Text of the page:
12 12 Italy Fabio Fognini 2,310 90 180 2,400 Fourth round lost to United States Tennys Sandgren
13 13 Canada Denis Shapovalov 2,200 90 10 2,120 First round lost to Hungary Márton Fucsovics
14 14 Argentina Diego Schwartzman 2,130 90 180 2,220 Fourth round lost to Serbia Novak Djokovic [2]
15 15 Switzerland Stan Wawrinka 2,045 45 360 2,360 Quarterfinals lost to Germany Alexander Zverev [7]
16 17 Russia Karen Khachanov 1,995 90 90 1,995 Third round lost to Australia Nick Kyrgios [23]
17 16 Russia Andrey Rublev 2,004 10 180 2,174 Fourth round lost to Germany Alexander Zverev [7]
18 20 Bulgaria Grigor Dimitrov 1,772 180 45 1,637 Second round lost to United States Tommy Paul
19 19 United States John Isner 1,860 10 90 1,940 Third round retired against Switzerland Stan Wawrinka [15]
20 22 Canada Félix Auger-Aliassime 1,701 (45) 10 1,666 First round lost to Latvia Ernests Gulbis [Q]
21 21 France Benoît Paire 1,703 10 45 1,738 Second round lost to Croatia Marin Čilić
22 25 Argentina Guido Pella 1,585 10 90 1,665 Third round lost to Italy Fabio Fognini [12]
23 26 Australia Nick Kyrgios 1,520 10 180 1,690 Fourth round lost to Spain Rafael Nadal [1]
24 27 Serbia Dušan Lajović 1,516 10 90 1,596 Third round lost to Argentina Diego Schwartzman [14]
25 28 Croatia Borna Ćorić 1,490 180 10 1,320 First round lost to United States Sam Querrey
26 29 Georgia (country) Nikoloz Basilashvili 1,485 90 45 1,440 Second round lost to Spain Fernando Verdasco
27 30 Spain Pablo Carreño Busta 1,422 180 90 1,332 Third round lost to Spain Rafael Nadal [1]
28 33 France Jo-Wilfried Tsonga 1,340 45 10 1,305 First round retired against Australia Alexei Popyrin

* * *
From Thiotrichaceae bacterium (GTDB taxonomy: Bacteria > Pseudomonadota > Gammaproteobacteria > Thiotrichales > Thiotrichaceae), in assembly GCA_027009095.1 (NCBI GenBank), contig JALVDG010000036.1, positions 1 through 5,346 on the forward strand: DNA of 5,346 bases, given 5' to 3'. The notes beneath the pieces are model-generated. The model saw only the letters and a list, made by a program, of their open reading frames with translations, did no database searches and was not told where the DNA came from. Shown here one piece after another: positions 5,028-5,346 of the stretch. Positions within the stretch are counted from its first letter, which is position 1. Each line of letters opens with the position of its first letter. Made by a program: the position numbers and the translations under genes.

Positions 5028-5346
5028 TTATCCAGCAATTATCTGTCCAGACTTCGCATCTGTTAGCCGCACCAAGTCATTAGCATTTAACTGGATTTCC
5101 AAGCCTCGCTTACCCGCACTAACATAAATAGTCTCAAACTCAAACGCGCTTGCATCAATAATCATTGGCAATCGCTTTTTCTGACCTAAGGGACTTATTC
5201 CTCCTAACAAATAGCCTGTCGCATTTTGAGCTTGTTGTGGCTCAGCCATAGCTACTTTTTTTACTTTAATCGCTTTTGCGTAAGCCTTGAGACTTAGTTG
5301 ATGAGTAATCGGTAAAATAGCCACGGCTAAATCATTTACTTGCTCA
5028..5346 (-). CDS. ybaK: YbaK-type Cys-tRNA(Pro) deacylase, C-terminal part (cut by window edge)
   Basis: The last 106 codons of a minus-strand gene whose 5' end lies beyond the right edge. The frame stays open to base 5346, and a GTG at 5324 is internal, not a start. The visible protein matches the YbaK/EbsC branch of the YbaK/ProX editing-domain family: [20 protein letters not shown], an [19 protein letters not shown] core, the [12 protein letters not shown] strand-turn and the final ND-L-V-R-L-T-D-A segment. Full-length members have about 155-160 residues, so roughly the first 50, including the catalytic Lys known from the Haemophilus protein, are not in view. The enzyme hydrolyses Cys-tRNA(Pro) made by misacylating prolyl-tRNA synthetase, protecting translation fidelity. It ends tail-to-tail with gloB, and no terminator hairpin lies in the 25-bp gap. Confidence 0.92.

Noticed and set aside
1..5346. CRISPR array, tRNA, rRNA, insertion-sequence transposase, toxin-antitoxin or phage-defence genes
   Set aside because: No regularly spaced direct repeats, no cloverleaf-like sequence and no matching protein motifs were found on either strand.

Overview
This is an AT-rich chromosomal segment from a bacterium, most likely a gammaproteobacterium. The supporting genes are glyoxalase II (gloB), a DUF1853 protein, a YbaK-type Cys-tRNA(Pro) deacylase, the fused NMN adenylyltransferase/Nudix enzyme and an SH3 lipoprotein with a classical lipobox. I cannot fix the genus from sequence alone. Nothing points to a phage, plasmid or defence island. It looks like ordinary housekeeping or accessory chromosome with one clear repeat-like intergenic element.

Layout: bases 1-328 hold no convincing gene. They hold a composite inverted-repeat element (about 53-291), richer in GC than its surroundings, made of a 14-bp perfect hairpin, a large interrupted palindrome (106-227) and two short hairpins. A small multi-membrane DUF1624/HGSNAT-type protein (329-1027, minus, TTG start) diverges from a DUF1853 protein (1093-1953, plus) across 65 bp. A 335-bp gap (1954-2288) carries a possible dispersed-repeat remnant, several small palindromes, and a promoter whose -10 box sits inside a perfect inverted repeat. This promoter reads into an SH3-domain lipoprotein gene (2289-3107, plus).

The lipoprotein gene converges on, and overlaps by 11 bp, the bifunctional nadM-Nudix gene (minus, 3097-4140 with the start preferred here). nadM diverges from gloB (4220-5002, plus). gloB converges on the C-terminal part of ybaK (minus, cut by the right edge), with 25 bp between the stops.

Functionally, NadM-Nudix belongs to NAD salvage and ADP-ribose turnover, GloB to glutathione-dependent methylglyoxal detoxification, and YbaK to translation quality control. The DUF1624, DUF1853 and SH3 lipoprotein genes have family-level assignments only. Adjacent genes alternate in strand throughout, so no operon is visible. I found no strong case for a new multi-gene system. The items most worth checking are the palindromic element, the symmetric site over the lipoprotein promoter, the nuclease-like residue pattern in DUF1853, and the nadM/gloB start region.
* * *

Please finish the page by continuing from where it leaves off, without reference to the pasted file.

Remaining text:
29 34 United States Taylor Fritz 1,335 90+125 90+45 1,255 Third round lost to Austria Dominic Thiem [5]
30 32 United Kingdom Dan Evans 1,349 70+48 45+20 1,296 Second round lost to Japan Yoshihito Nishioka
31 31 Poland Hubert Hurkacz 1,398 10 45 1,433 Second round lost to Australia John Millman
32 35 Canada Milos Raonic 1,305 360 360 1,305 Quarterfinals lost to Serbia Novak Djokovic [2]

† The player did not qualify for the tournament in 2019. Accordingly, points for his 18th best result are deducted instead.

The following players would have been seeded, but they withdrew from the event.

Rank Player Points before Points defending Points after Withdrawal reason
18 Japan Kei Nishikori 1,930 360 1,570 Elbow injury[5]
23 Australia Alex de Minaur 1,665 90 1,575 Abdominal injury[6]
24 France Lucas Pouille 1,600 720 880 Elbow injury

Women's singles[edit]

Seed Rank Player Points
before
Points
defending
Points
won
Points
after
Status
1 1 Australia Ashleigh Barty 8,017 430 780 8,367 Semifinals lost to United States Sofia Kenin [14]
2 2 Czech Republic Karolína Plíšková 5,940 780 130 5,290 Third round lost to Russia Anastasia Pavlyuchenkova [30]
3 4 Japan Naomi Osaka 5,496 2,000 130 3,626 Third round lost to United States Coco Gauff
4 3 Romania Simona Halep 5,561 240 780 6,101 Semifinals lost to Spain Garbiñe Muguruza
5 5 Ukraine Elina Svitolina 5,075 430 130 4,775 Third round lost to Spain Garbiñe Muguruza
6 7 Switzerland Belinda Bencic 4,675 130 130 4,675 Third round lost to Estonia Anett Kontaveit [28]